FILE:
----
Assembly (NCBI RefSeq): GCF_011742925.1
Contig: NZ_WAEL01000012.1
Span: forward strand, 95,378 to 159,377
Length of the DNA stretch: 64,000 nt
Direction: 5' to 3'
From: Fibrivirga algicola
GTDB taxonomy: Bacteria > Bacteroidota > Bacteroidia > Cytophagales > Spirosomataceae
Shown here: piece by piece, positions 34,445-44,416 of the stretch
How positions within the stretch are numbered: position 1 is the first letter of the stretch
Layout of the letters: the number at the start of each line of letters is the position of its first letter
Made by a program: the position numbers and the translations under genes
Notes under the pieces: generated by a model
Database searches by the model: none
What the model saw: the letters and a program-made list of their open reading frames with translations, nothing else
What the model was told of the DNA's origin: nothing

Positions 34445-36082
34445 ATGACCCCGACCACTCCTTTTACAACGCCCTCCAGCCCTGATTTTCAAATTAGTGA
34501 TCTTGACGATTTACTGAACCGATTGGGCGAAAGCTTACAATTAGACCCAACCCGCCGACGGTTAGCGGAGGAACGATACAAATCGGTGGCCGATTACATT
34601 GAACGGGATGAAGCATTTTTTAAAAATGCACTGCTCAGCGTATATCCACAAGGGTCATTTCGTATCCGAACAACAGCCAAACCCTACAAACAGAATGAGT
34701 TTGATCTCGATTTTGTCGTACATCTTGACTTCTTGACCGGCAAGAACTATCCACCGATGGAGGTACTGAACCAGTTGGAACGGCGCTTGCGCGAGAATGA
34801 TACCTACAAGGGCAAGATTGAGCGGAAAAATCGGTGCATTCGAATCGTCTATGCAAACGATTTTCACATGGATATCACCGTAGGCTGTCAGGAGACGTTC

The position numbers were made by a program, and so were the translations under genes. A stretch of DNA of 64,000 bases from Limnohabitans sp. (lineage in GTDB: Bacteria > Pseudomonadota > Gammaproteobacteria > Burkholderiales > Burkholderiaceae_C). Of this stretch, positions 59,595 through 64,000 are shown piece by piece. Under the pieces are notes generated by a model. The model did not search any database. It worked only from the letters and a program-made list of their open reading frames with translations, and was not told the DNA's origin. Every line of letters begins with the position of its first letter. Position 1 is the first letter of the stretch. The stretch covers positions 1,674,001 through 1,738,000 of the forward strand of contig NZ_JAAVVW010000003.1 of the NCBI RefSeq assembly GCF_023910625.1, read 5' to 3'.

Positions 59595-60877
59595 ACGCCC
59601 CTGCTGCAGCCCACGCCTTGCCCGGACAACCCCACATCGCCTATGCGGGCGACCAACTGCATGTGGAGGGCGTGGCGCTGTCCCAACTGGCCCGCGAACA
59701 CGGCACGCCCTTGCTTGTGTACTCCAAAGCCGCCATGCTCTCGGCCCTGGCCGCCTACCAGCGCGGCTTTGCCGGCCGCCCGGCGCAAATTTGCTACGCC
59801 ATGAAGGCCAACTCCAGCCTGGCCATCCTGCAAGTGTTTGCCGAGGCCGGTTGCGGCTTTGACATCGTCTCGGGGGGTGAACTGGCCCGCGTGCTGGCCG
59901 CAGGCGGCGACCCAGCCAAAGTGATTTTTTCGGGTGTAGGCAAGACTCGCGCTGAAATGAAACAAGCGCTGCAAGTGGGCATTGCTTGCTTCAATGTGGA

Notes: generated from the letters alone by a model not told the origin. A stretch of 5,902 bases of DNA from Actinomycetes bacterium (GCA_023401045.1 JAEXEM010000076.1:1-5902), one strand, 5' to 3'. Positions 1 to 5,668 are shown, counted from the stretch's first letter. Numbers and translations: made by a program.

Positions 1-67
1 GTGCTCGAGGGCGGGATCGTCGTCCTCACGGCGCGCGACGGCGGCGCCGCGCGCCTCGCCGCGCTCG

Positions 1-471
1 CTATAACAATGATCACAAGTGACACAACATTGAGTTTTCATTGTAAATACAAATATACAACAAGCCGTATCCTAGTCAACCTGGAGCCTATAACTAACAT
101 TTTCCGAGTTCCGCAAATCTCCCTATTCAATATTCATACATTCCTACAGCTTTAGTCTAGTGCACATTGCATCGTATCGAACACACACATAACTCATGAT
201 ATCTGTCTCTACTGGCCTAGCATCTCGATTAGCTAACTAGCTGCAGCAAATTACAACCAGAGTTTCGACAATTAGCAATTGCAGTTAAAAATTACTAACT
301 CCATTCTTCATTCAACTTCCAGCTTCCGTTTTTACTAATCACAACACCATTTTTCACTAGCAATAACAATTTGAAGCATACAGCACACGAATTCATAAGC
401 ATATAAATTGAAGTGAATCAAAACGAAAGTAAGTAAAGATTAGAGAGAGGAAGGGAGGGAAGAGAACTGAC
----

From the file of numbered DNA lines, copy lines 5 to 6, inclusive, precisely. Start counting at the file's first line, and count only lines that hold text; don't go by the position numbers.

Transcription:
Direction: 5' to 3'
From: Fibrivirga algicola